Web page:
Sunni rebels led by the Islamic State of Iraq and the Levant have taken control of an important oil refinery and have offered Iraqi troops safe passage if they give up their weapons and leave, according to Al Jazeera sources.
Sources in Salheddin province on Tuesday said that Sunni rebels had captured the province's Baiji refinery, near the town of Tikrit.
The reports were rejected by the foreign minister, Hoshyar Zebari, who told Al Jazeera on Tuesday that Iraqi special forces soldiers were in control.
However, sources said that ISIL rebels had offered 460 Iraqi troops still near the refinery safe passage to Erbil if they gave up their weapons. The ISIL would then hand the facility to local Sunni leaders, the sources said.
Baiji refinery is Iraq's largest and produces a third of Iraq's oil output. It has been the scene of a week of fighting between Iraqi forces and Sunni fighters.
The claim comes a day after the US secretary of state, John Kerry, promised "intense and sustained" aid to help Iraq combat the Sunni rebellion during a visit to Baghdad.
However, he said Iraq must "find a leadership that was prepared to be inclusive and share power".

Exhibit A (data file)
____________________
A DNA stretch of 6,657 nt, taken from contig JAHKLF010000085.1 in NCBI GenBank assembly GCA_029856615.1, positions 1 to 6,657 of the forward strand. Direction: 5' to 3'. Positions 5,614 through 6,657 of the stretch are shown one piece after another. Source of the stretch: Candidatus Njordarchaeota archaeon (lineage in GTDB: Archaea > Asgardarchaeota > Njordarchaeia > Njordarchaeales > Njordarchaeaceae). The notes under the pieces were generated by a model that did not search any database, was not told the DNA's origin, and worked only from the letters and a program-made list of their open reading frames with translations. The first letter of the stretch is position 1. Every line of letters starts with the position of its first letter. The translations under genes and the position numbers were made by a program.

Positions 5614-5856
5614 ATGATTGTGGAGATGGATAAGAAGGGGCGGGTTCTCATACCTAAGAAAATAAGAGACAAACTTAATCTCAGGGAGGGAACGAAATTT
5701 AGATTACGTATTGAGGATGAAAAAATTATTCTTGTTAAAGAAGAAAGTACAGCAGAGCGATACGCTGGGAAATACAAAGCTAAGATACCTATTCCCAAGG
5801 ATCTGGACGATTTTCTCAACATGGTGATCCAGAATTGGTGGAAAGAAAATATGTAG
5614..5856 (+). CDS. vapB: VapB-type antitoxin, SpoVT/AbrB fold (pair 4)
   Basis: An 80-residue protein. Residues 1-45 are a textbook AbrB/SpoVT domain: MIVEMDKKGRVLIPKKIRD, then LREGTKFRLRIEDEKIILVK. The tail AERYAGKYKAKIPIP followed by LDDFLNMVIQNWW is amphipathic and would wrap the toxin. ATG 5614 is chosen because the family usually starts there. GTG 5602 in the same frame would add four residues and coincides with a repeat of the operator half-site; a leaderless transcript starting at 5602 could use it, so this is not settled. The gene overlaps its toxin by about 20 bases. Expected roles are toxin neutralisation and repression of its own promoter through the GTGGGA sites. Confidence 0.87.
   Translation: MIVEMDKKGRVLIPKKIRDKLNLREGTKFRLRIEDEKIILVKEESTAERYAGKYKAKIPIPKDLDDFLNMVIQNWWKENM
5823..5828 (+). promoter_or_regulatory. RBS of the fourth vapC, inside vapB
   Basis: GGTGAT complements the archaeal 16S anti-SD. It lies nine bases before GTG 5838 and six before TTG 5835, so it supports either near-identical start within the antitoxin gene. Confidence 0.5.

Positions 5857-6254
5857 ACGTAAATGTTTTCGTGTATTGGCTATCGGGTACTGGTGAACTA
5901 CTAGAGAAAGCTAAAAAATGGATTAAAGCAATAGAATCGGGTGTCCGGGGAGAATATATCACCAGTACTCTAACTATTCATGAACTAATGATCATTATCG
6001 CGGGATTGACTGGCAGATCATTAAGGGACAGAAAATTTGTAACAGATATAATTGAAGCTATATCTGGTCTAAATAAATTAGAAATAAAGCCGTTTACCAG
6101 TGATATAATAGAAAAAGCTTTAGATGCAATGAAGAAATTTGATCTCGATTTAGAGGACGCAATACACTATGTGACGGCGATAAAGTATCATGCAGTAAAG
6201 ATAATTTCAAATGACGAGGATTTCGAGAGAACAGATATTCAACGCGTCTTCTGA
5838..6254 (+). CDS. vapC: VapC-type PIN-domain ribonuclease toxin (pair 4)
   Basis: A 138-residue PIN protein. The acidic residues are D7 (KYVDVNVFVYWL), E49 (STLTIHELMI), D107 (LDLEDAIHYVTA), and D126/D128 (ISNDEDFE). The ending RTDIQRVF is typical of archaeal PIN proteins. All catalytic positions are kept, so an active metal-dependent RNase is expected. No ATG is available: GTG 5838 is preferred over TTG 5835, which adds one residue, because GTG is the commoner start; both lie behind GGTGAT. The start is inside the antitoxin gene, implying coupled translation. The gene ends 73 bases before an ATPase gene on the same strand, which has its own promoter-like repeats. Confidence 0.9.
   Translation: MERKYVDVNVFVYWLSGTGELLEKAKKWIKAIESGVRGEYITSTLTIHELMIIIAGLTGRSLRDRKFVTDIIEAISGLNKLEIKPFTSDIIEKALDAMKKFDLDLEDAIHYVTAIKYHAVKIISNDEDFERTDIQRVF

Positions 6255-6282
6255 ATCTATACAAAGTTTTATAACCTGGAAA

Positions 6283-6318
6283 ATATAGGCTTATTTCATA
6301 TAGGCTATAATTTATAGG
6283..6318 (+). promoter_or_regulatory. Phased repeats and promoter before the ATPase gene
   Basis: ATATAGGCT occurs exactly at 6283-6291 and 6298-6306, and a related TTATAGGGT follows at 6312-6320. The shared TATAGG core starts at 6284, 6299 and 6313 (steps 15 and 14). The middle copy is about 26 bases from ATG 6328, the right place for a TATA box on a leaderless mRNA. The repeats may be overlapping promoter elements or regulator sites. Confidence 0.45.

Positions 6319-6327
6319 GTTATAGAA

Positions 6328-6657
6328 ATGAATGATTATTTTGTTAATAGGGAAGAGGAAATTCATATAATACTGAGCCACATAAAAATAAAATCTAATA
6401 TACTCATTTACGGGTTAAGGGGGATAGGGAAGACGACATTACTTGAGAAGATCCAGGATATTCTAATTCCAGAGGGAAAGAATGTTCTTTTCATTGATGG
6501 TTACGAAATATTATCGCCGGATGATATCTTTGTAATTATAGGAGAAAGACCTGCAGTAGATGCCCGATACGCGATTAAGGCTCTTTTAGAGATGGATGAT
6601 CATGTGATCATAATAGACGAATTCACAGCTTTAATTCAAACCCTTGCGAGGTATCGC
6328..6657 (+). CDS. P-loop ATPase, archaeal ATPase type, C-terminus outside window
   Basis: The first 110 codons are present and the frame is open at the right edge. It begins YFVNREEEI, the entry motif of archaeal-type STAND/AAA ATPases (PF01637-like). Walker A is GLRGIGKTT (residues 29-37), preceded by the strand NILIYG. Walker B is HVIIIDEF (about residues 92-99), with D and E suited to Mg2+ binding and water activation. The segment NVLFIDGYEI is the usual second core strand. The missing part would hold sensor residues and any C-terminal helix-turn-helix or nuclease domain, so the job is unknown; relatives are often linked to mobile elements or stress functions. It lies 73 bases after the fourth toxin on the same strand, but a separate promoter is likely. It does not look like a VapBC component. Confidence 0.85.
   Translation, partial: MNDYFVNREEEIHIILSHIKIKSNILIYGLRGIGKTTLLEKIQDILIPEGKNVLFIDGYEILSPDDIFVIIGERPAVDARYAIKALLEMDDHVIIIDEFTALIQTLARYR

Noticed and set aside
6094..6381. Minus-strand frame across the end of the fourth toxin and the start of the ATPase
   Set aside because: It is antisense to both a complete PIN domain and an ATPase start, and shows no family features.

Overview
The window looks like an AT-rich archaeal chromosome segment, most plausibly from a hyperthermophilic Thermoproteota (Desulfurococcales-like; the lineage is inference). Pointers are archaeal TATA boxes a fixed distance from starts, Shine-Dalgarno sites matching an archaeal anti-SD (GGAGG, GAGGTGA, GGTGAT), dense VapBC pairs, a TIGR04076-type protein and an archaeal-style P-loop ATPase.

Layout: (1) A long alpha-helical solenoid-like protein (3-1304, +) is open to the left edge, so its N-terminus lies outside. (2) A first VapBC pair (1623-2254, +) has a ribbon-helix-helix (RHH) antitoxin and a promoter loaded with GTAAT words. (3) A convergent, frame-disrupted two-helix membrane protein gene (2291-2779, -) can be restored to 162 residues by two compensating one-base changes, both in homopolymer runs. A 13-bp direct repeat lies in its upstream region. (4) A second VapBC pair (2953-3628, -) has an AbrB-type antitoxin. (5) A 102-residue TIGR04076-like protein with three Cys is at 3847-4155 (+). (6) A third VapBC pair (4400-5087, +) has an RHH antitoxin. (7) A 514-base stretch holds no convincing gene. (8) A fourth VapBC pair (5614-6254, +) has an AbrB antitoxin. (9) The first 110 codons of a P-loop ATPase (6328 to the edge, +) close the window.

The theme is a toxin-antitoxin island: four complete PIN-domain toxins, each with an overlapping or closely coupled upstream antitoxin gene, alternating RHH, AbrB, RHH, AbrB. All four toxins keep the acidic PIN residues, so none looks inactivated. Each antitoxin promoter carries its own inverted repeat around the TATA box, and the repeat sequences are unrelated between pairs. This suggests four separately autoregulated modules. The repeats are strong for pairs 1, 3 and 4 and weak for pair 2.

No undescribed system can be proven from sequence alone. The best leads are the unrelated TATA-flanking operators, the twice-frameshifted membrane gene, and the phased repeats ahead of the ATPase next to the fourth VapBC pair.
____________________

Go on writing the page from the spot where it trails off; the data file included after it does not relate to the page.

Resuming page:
Kerry on Tuesday travelled to Erbil, the capital of the semi-autonomous Kurdish region, for further talks.
The US has promised to send 300 military advisers to help train government forces. On Monday, the US government announced the advisers - mostly special forces - would be granted immunity from prosecution in Iraq.
The US president, Barack Obama, has said the advisers would involved in combat.
A White House spokesman said the soldiers were "dealing with an emergency situation - that's the first part - and there is an urgent need for these advisers to be able to do their work on the ground in Iraq".
The US pulled its troops out of Iraq in December 2011 after it failed to gain immunity for a planned residual force of several thousands soldiers.
James Dubik, a retired lieutenant general who was in charge of training Iraqi forces in 2007 and 2008, told the AP news agency that the teams would focus on immediate capabilities..
"They will be very good at improving the immediate tactical proficiency of some of the Iraqi military, but they will be less prepared to address the long term health of the Iraqi army," he said, adding that the teams would be "sharpening the tip of the spear, but not replacing the rotted staff with a new one."
The US spent an estimated $8 billion on training the Iraq army between 2003 and 2012, according to the US army magazine, the Army Times.